Saturday, May 18, 2013

Teaching your children about money

I distinctly remember my French teacher telling me not to say "Je veux, je veux, je veux" in France. Rather, I should say "Je voudrais." She likened "Je veux, je veux, je veux" to a child saying "I want, I want, I want." Je voudrais, meaning I would like, is much more polite. The whole "I want, I want, I want" stuck with me. Now, with my own child, I do hear plenty of "I want, I want, I want." Of course, this is typical of a child. However, my husband and I want her to be cognizant of the cost of things. We have not done anything exciting, just some basic things to help her learn about money. I think that it has worked well. While we do still hear "I want, I want, I want" a bit, we also hear "I don't have money for this right now," "I will buy this with my money" and "I will save money for this."

Here are some of the methods that we use:

1.) Earning: My daughter has an allowance that she must earn through chores. If she does not complete her chores or misbehaves, she gets no allowance. She has had an allowance since about 5-years-old.



2.) Learning: She receives an odd amount of money from the tooth fairy and must count it accurately or she cannot keep it. Since she is older, I think we are going to add something like a math problem that she needs to solve in order to keep the money.

3.) Waiting: We do not purchase frivolous items for our daughter for a couple of months leading up to a gift giving holiday. For example, in November, we do not buy her any little treats and let her know that she needs to wait to see what she receives for Christmas. Now, she even says, "I really want this. But, I need to wait to see what I get for Christmas."Sometimes, things sink in!

4.) Saving: My daughter has a savings account that she actively puts money in herself. She loves to deposit money that she has earned herself or received as a gift into the bank. She also likes to watch the amount grow.

5.) Setting goals: Whenever my daughter wants something frivolous that I am unwilling to purchase, we research the price so that she has an earnings goal. This often happens when she receives the American Girl catalog! She was able to purchase a Wii with her own money by putting together birthday money and gift cards.

6.) Budgeting: My daughter has a cute little piggy bank that has sections for savings, spending, charity and investing. While she is not ready for investing yet, she does understand the other three sections. When she has charity collections at school, she actually goes into her own bank for the money. (We are talking like $1 or so here, but she gets the point.)

7.) Giving: We have never hidden from my daughter that there are people who have less than us. She understands the importance of giving to those that may have less than us. She actively helps us gather items for a local animal shelter. Now, if I only could get her to donate more toys.......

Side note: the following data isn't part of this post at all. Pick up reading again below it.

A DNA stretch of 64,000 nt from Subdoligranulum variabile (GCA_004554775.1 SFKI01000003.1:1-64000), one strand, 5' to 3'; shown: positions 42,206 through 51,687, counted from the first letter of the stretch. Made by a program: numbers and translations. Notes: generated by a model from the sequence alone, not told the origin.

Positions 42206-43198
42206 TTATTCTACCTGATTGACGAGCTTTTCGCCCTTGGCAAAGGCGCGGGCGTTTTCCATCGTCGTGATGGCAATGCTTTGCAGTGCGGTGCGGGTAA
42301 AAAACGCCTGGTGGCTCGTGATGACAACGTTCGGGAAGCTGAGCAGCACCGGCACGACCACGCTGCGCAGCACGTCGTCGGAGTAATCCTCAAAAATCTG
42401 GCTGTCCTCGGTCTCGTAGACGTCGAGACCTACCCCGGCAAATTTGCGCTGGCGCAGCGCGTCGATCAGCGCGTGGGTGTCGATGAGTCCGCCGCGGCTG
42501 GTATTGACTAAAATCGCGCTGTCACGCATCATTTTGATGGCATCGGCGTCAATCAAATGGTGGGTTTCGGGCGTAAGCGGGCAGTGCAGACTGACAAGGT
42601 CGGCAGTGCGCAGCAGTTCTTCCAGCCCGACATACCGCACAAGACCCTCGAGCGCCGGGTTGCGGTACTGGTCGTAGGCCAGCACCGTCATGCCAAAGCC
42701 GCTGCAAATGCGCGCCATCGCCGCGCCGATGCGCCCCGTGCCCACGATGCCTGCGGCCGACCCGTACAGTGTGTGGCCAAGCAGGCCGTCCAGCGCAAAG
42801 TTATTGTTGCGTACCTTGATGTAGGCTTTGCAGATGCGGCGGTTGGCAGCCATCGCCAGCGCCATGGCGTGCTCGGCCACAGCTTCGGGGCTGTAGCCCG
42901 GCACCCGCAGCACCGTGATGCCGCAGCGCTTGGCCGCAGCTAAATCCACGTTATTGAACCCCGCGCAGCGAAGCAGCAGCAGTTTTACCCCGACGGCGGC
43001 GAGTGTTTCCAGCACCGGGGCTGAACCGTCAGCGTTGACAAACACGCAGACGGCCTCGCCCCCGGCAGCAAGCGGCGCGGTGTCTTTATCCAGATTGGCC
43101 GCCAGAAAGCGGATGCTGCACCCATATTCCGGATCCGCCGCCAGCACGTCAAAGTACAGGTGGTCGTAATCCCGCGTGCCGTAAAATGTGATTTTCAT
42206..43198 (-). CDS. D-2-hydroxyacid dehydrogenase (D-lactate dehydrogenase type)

8.) Couponing: I have mentioned before that my husband is a couponer. He is not over the top, but he knows how to get a deal. My daughter likes to sit with my husband after a shopping trip and learn about the deals. She also scans stores for deals, which is pretty cute!

I am pretty proud of how my daughter has been handling money. Often when she wants something, she presents us with a plan using her own money--not that we don't buy her treats here and there. However, she does not ask for too much and often will find a way to finance it on her own. We do have blips here and there when she gets a little greedy. For the most part, though, she does not ask for too much and really thinks about a purchase. Hopefully, these skills will stay with her!

How about you? Do you have any methods to help children learn about managing money?

3 comments:

  1. I love how you set up this post at the beginning. There really is a big difference between "I want" and "I would like"!

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  2. Sounds like you're doing a great job, and she's learning very valuable lessons. Nicely done!

    I've found that my daughter is far more judicious when spending her own money. When we go on vacation, I give her a small amount for souvenirs (and really splurged at Disney, giving her the equivalent of $10/day for our 4 days), and she's not allowed to ask us for anything. We give it to hear at the start of the trip and that's it - once it's gone, it's gone. It's amazing how she'll pick something up in a gift shop, look at the price, and put it right back, often expressing outrage at how expensive it is. Before she had her own money, she'd ignore the price and then be unhappy when we said no. I love that this cuts out the whining and helps her learn to manage $.

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  3. Teaching our kids mindfulness of money is a great practice. Thanks for sharing all of your ideas!

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